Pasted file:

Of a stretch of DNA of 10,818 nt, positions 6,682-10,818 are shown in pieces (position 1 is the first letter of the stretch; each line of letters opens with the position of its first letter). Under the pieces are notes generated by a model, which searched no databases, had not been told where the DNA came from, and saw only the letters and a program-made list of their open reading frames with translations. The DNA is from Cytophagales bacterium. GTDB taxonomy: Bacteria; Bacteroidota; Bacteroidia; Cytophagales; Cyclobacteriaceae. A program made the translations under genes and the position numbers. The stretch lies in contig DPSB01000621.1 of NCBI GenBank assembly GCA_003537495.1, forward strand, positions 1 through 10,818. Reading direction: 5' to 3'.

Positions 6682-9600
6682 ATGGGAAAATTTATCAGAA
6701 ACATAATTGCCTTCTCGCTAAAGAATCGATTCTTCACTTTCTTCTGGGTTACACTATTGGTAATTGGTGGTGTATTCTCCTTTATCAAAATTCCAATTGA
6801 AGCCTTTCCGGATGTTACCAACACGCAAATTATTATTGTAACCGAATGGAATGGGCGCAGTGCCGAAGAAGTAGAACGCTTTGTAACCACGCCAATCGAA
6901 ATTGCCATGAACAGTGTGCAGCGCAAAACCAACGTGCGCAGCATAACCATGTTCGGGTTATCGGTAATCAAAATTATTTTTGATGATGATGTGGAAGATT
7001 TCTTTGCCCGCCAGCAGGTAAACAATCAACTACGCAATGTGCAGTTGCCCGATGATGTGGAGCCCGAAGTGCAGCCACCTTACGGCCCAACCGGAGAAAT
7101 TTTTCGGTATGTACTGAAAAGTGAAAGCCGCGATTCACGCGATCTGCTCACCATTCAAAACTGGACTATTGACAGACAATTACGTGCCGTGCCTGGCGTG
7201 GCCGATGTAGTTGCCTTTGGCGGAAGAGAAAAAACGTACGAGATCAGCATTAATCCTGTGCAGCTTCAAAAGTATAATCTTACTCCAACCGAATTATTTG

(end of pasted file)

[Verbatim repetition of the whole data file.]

Of a stretch of DNA of 10,818 nt, positions 6,682-10,818 are shown in pieces (position 1 is the first letter of the stretch; each line of letters opens with the position of its first letter). Under the pieces are notes generated by a model, which searched no databases, had not been told where the DNA came from, and saw only the letters and a program-made list of their open reading frames with translations. The DNA is from Cytophagales bacterium. GTDB taxonomy: Bacteria; Bacteroidota; Bacteroidia; Cytophagales; Cyclobacteriaceae. A program made the translations under genes and the position numbers. The stretch lies in contig DPSB01000621.1 of NCBI GenBank assembly GCA_003537495.1, forward strand, positions 1 through 10,818. Reading direction: 5' to 3'.

Positions 6682-9600
6682 ATGGGAAAATTTATCAGAA
6701 ACATAATTGCCTTCTCGCTAAAGAATCGATTCTTCACTTTCTTCTGGGTTACACTATTGGTAATTGGTGGTGTATTCTCCTTTATCAAAATTCCAATTGA
6801 AGCCTTTCCGGATGTTACCAACACGCAAATTATTATTGTAACCGAATGGAATGGGCGCAGTGCCGAAGAAGTAGAACGCTTTGTAACCACGCCAATCGAA
6901 ATTGCCATGAACAGTGTGCAGCGCAAAACCAACGTGCGCAGCATAACCATGTTCGGGTTATCGGTAATCAAAATTATTTTTGATGATGATGTGGAAGATT
7001 TCTTTGCCCGCCAGCAGGTAAACAATCAACTACGCAATGTGCAGTTGCCCGATGATGTGGAGCCCGAAGTGCAGCCACCTTACGGCCCAACCGGAGAAAT
7101 TTTTCGGTATGTACTGAAAAGTGAAAGCCGCGATTCACGCGATCTGCTCACCATTCAAAACTGGACTATTGACAGACAATTACGTGCCGTGCCTGGCGTG
7201 GCCGATGTAGTTGCCTTTGGCGGAAGAGAAAAAACGTACGAGATCAGCATTAATCCTGTGCAGCTTCAAAAGTATAATCTTACTCCAACCGAATTATTTG